TRIPOLI (Reuters) - At least three people were killed and eight were wounded in a tribal clash near the Libyan town of Zlitan on Thursday, an official source said, testing transitional efforts to improve security after an uprising ended Muammar Gaddafi's rule.
Heavy weaponry was used in the violence, including 14 mm anti-aircraft canons, the source said.
The clash was sparked by a dispute between two families from the al-Haly and al-Fawatra tribes. The source could not say what the dispute was about.
An army deployment managed to impose a truce between the two warring tribes. The source had initially said at least 12 people were killed before he corrected the death toll.
"Security forces have not been sent in immediately (to intervene). It's not wise when things are this raw ... The army's deployment has allowed us to take first hand account of casualties in this tribal clash," the source added.
The clash follows the death of two people in Tripoli last week. It was the first deadly bomb attack in Libya after Gaddafi's fall and came after a freshly elected assembly put security among its top priorities.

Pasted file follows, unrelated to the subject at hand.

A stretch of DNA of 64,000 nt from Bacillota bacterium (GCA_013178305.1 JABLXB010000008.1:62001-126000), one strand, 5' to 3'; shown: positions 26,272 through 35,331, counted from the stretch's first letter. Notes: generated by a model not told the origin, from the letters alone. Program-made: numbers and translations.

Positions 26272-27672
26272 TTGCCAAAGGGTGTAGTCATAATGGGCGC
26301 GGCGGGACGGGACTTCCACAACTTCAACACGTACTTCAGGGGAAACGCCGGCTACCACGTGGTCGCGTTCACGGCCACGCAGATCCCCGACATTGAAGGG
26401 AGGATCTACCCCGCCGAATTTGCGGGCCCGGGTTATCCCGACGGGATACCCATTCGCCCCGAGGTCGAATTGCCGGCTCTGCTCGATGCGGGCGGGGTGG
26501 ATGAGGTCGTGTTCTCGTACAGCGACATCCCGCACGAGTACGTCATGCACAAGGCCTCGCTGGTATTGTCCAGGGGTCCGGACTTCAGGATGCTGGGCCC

The assembly took power earlier this month from the now-dissolved National Transitional Council, the political arm of the opposition forces that toppled Gaddafi a year ago.
Calming regional rivalries is a tough issue for Libya's new leaders and the recent violence highlights the difficulties of restoring security.
Gaddafi's repressive rule kept in check deep-running animosities in Libyan society, which often pitted villages, cities or tribes against their neighbors. His death has brought back old feuds to the surface.
The ability of the new leaders to assert their authority was bound to face the test of the massive arsenal left after Gaddafi's fall, especially in areas that witnessed the heaviest fighting like Misrata, near Zlitan.
The Libyan assembly has pledged to disarm the militias that were formed to fight Gaddafi's rule, but there is no timetable for that and in the meantime the weapons give tribes in some areas more military might than the fragile government in Tripoli.
(Reporting by Taha Zargoun; Writing by Souhail Karam; Editing by Jon Hemming and Christopher Wilson)